As a member of Lakewood Artist Guild I received the opportunity to hang 8 of my largest, most creative paintings in the conference room at El Dorado Library in Long Beach CA. If you have the opportunity to stop in between February and end of May 2015, please do! (All pieces are for sale).
This is my latest painting, finished 11/19/13 I loved the composition that the telephone wires created. I also was fascinated with the numerous birds that were perched on every surface. The original is 11×16, making each bird aprox 1/2″ but I attempted to make each one individual and pack on as much detail as I could.
This painting was indirectly inspired by Picasso, who used bits of magazines and news papers in his collage pieces. Since I prefer realism, I decided to use that technique in a multimedia piece featuring a subject I knew – puppies. What better to accompany news paper, than puppies? As for the arrangement, I wanted to capture the way that puppies sleep in a pile fitting into each other like puzzle pieces. It made an excellent bedroom decoration.
This piece was created at college. I was feeling lonely, even thought I was surrounded by people. Everyone else seemed to have their own click and having fun, but I watched from a distance. I guess that’s how I felt when I painted these friends playing hackie sack in front of the cafeteria. They were having so much fun, but I had to leave the space in the foreground to represent the distance. The title refers to the general tendency of humanity to be able to be sad even while they are having fun on the outside. It is also an irony found in the clock tower which shows two different times on the two visible faces
This is one of my first attempts at a fine art still life. I wanted to create a Missouri themed still life, with the colors and subjects that one would find in the woods. Although the gopher skull is native to Colorado, where I found it, I still thought it fit and wanted to use pieces of collectibles that I liked. I loved the structure of animal skulls and liked the way that it mimicked the curves of the clay cups and the holes in the nuts.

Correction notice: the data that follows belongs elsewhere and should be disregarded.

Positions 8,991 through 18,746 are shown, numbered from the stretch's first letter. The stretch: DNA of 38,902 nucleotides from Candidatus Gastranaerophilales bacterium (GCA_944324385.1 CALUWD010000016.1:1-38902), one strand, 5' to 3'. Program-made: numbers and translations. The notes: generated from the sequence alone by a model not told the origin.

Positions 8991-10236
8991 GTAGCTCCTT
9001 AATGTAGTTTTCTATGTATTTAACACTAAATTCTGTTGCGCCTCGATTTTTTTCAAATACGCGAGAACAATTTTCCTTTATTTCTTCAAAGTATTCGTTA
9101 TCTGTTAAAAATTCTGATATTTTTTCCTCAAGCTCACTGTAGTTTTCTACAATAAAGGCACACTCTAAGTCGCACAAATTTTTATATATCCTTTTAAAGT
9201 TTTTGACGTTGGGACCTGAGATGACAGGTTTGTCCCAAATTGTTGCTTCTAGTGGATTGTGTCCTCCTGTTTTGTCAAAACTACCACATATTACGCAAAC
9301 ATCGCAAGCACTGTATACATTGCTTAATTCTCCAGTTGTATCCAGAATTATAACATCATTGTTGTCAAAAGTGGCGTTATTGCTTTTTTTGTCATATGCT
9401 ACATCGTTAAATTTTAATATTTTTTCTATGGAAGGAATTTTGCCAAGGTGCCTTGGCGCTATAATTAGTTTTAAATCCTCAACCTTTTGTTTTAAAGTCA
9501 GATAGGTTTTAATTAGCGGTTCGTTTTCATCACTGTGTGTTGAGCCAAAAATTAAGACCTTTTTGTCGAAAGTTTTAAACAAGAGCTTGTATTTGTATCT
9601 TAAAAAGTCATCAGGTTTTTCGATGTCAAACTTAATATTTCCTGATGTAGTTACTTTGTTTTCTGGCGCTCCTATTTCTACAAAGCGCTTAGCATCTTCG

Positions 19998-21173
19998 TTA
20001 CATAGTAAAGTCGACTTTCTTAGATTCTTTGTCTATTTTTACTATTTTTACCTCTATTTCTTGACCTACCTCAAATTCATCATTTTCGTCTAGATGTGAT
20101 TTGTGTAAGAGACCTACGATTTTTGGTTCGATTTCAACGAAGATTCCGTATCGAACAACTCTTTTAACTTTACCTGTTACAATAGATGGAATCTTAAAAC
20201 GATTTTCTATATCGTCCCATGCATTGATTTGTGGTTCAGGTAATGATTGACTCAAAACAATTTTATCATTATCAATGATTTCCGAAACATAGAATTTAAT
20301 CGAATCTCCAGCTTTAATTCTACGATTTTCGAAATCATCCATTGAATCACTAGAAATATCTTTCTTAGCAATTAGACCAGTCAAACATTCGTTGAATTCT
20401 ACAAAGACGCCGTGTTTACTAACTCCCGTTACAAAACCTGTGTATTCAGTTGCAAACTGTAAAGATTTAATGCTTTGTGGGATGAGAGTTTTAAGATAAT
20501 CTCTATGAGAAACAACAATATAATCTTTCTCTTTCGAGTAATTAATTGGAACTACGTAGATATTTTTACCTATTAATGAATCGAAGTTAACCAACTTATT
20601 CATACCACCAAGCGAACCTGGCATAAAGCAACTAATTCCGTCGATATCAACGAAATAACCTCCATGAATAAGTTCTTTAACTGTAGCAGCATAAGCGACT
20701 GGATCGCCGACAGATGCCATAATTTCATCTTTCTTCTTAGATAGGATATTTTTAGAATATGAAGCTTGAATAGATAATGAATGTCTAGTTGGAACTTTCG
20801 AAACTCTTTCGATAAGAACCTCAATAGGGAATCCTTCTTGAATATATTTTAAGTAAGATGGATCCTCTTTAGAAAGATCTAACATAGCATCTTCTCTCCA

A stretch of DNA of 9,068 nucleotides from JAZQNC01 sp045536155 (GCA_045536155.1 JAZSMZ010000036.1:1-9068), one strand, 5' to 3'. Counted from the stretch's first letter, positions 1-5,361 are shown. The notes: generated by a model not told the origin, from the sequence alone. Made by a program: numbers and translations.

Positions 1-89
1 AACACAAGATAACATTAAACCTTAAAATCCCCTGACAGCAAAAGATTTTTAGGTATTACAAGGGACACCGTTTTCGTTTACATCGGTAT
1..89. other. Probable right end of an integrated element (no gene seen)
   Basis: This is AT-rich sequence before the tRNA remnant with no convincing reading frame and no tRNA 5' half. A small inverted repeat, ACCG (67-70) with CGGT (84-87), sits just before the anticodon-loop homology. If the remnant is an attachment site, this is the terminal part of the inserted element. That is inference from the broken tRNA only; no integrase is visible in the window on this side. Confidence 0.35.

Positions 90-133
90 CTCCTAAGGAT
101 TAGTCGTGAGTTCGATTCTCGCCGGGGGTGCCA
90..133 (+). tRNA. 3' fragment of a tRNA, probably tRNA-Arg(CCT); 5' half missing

This is one of my first attempts at using a red undercoat to make the foreground pop. I really liked the results and it caused me to push myself to be loose and brushy (another style that I admire and want to get better at). The subject is, in fact, me jumping over windrows in a hayfield. I wanted to portray the freeing feeling I get when I had the whole field to myself. For some reason I feel like I can leap and run as fast as a deer when I am jumping windrows! Yipee! (Prints available)
I had wanted to paint a picture of sparrows eating fries for a long time, mainly because it intrigued me that these little birds were so adaptable. They were at home in the city, eating human food, even though they are by nature wildlife. It wasn’t until I went to college and started experimenting with perspectives, that I had a breakthrough with the composition and ‘American Sparrows’ happened.
I like the irony of this piece. Like my painting, American Sparrows, I had had the idea for Amish Pace for years before I painted it. The idea stuck in my mind when my mom told me about an Amish horse she had seen making a left-hand turn across traffic. She described how hard he was pulling and the steam and sweat that he emitted. It emblazoned an image in my mind of the meek Amish horse being used to protest technology, and yet, like no other horse in history, having to compete with modern day traffic. This picture attempts to capture the power of a horse and comparing it to the power of technology.